Attaching Displays and Equipment: More Details!

I recently shared a write-up about how I mounted my displays. A recent discussion prompted me to share even more detail. I’m asked fairly regularly, “How did you put that there?” Every make and model of car or truck has its own challenge for placing radio components. I prefer to use transceivers with detachable displays so that I can minimize how much real estate is used on my dash or other areas of the car. If you’ve poked around my website, followed me on Instagram, or watched my YouTube channel, then you know that I’m fond of Amazing Goop.” It’s an adhesive that holds well, but is flexible enough to avoid cracking or breaking, even in high-vibration applications. Best yet, it can be removed without a trace with steady pressure. Nearly all of my displays and microphones are held in place with Goop, either completely or with assistance. This article will share how I mounted all ham-related equipment, not just the displays. Continue reading

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Tower Trailer – Still a Mobile Station?

You may recall that I experienced a functional failure of my roof rack due to the extra leverage applied by its roof-mounted antenna tower. Read here for more info. Note that nearly any factory-installed roof rack is up to this task since they’re mounted with more hardware and attach to structural points along the vehicle’s roof. Having an aftermarket rack that attaches to a “naked roof,” I determined that there is no way to strengthen the rack in my particular application. Rather than abandon the idea of using a mobile tower for contesting, I opted to move the complete tower setup to my small utility trailer. It presents its own challenges, but also a few benefits. Here’s how I made the switch. Continue reading

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MFJ-1924 Screwdriver Antenna Controller

This review is way past due. I’ve had my MFJ-1924 screwdriver antenna controller for about three years. I bought it around the same time as my Scorpion Mobile HF Antenna. Later, I replaced it with an automated controller that measures SWR, memorizes antenna positions, and has a small remote control head. In the end, I felt that the tech in the automated unit was too temperamental in my particular mobile installation. It routinely failed to tune, had to be reset, or emitted annoying codes to indicate a problem. So, I reinstalled my MFJ-1924. Continue reading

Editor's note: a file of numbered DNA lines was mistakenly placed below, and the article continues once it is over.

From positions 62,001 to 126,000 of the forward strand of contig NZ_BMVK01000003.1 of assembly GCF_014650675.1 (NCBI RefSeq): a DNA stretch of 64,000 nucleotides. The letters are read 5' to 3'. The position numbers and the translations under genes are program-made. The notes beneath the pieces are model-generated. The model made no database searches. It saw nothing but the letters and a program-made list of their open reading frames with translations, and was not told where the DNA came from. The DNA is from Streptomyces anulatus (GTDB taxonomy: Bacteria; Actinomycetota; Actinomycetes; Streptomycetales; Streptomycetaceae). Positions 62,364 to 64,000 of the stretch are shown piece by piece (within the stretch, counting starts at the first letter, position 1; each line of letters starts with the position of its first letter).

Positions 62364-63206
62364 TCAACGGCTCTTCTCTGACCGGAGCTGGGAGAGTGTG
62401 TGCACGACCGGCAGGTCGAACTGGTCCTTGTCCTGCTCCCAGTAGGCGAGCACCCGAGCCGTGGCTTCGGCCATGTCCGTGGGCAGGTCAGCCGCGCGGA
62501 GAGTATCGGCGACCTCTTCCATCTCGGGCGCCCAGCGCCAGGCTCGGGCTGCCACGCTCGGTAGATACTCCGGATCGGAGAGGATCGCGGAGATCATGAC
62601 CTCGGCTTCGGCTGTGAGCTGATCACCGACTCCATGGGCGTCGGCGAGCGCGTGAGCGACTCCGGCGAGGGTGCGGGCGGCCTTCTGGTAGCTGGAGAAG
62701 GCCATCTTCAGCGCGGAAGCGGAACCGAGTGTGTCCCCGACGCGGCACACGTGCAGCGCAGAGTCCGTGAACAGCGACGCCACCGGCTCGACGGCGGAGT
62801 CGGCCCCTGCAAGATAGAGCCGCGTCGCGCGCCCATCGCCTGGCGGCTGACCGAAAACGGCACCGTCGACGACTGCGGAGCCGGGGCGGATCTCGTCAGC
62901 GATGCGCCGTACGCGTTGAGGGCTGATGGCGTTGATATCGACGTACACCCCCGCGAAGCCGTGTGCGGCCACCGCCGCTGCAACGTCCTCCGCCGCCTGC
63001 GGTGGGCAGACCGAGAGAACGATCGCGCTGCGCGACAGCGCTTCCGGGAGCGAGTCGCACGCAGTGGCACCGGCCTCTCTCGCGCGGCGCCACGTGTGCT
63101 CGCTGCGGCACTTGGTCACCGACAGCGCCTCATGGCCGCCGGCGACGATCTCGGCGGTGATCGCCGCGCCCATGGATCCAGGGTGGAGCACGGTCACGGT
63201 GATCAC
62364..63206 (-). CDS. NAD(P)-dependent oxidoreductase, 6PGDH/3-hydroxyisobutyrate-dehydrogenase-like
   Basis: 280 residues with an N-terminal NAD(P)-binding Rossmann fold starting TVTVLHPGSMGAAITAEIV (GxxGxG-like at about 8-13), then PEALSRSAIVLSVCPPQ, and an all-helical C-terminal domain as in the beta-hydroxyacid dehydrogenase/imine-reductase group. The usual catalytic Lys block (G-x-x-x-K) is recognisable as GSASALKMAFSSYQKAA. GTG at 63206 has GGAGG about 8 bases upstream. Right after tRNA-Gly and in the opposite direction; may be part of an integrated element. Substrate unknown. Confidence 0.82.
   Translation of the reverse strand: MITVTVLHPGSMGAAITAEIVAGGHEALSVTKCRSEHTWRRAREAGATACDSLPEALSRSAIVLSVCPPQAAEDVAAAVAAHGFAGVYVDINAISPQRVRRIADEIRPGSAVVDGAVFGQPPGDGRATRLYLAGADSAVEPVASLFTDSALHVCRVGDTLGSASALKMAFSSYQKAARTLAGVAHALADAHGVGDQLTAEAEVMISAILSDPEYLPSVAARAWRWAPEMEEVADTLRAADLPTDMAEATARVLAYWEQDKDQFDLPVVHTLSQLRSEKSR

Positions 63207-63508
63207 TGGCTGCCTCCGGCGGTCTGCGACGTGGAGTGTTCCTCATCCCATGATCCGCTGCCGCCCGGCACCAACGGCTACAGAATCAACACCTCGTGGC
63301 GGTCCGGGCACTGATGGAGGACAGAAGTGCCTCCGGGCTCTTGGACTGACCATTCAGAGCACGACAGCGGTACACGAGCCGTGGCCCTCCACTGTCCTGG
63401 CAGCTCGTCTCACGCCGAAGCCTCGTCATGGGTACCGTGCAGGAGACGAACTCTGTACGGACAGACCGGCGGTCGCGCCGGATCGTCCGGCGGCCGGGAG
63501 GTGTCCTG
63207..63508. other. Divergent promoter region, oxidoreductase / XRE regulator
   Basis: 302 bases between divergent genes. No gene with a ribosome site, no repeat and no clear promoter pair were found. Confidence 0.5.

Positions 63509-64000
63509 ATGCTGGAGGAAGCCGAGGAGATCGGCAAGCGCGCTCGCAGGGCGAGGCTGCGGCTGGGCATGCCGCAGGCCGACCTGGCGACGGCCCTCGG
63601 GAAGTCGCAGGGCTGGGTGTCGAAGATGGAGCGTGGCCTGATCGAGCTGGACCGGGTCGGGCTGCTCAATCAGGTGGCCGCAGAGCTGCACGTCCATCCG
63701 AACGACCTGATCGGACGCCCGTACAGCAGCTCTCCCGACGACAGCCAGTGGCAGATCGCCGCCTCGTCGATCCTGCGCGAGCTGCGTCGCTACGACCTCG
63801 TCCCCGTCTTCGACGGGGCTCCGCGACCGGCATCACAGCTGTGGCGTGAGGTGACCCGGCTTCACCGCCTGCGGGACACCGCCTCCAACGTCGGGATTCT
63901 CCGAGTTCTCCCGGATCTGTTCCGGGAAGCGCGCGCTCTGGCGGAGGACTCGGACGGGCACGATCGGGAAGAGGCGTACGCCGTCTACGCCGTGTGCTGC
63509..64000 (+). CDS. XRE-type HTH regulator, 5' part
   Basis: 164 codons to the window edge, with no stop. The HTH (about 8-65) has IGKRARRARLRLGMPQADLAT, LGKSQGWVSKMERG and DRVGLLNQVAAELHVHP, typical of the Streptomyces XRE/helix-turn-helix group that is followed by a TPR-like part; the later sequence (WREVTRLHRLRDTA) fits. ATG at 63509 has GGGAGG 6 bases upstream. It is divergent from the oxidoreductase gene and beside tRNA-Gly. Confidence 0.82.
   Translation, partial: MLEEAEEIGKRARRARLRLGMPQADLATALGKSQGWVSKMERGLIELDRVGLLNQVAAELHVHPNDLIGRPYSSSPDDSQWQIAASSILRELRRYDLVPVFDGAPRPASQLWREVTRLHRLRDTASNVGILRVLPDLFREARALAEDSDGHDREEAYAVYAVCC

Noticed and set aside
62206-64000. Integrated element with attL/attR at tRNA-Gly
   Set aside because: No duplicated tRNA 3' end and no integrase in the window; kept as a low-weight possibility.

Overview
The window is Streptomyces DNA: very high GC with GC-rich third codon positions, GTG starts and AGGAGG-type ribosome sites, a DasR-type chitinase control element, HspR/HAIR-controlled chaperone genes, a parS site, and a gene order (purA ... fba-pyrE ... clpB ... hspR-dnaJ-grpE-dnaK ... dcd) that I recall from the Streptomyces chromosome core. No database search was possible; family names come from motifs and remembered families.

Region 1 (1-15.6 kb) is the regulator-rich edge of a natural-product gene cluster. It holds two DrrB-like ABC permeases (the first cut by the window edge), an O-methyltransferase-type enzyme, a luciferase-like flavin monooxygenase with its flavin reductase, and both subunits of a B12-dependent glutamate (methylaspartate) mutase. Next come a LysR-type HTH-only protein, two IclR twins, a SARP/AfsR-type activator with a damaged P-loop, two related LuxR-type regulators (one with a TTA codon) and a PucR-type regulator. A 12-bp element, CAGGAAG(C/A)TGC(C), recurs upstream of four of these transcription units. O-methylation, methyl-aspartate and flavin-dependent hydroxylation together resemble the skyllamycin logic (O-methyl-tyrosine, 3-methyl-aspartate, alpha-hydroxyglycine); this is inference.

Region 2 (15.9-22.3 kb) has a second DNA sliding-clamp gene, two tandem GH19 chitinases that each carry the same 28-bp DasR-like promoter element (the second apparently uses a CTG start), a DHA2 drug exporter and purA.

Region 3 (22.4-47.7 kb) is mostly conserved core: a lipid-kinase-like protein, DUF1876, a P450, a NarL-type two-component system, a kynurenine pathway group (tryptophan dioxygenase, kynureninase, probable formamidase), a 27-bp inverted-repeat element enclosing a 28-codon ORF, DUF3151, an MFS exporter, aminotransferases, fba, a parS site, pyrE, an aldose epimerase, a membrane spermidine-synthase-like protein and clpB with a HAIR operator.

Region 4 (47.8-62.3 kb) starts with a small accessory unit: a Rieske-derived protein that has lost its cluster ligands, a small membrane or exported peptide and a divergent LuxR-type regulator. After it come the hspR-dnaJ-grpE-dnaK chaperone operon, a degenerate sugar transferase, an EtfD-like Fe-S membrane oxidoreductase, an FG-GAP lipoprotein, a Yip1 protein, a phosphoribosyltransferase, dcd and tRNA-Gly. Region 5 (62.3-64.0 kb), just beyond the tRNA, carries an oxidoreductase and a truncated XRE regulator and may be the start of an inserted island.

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Mounting the Displays

I’ve been asked many times over the years how I mounted the various displays in my car. I’ve shared photos of a few setups on my other website and in YouTube videos, but I had not shared details on which mounts I chose or how they work. If I jump to the end of the story, I’ll say that the backbone of all of my mounts begins with three different mounts from ProClipUSA. They split their products into two main sections: mounts for your car and mounts for your devices. Find a mount for your car first because they’re not going to stock anything specific for your radio. The radio attachment will have to start from a different direction. I’ll go back to the beginning to explain my journey. Continue reading

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Roof Rack Functional Failure: An Analysis

Even before I had improved my micro tower, shared here, I recognized that something was not quite right about my roof rack. I couldn’t find any damage, but could see one tiny sign that the rear crossbar was not quite the way it was when I mounted it months ago. The rack was still sturdy; so, I continued using it for my micro tower and other antennas. Later, I opted to strip everything off my roof so that the car would blend-in while parked unattended for a week. I also planned an inspection. That’s when I discovered a hidden failure. Continue reading

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Improving the Micro-Tower

NOTE: As I built this improved tower, I noticed a minor deformation of what turned out to be internal rack damage. As a result, this tower now rides on my utility trailer. Keep reading to learn about the tower improvements, then learn about the rack failure HERE.

I ran my original micro-tower on and off for about seven months. It had been to Orlando, FL and Raleigh, NC for exhibitions, roved through seven Maidenhead grid squares for June’s ARRL VHF contest, and been through hundreds of miles of road testing. The setup is effective and roadworthy, but I’m always open to learning ways to improve it or make it safer. Andrea, K2EZ, a seasoned contest rover and engineer, interviewed me for a YouTube video. We had a good discussion afterwards and she recommended improvements such as adding triangular supports to the tower legs and raising the thrust bearing a bit to improve support for the mast. Continue reading

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2023 CQ Worldwide VHF Contest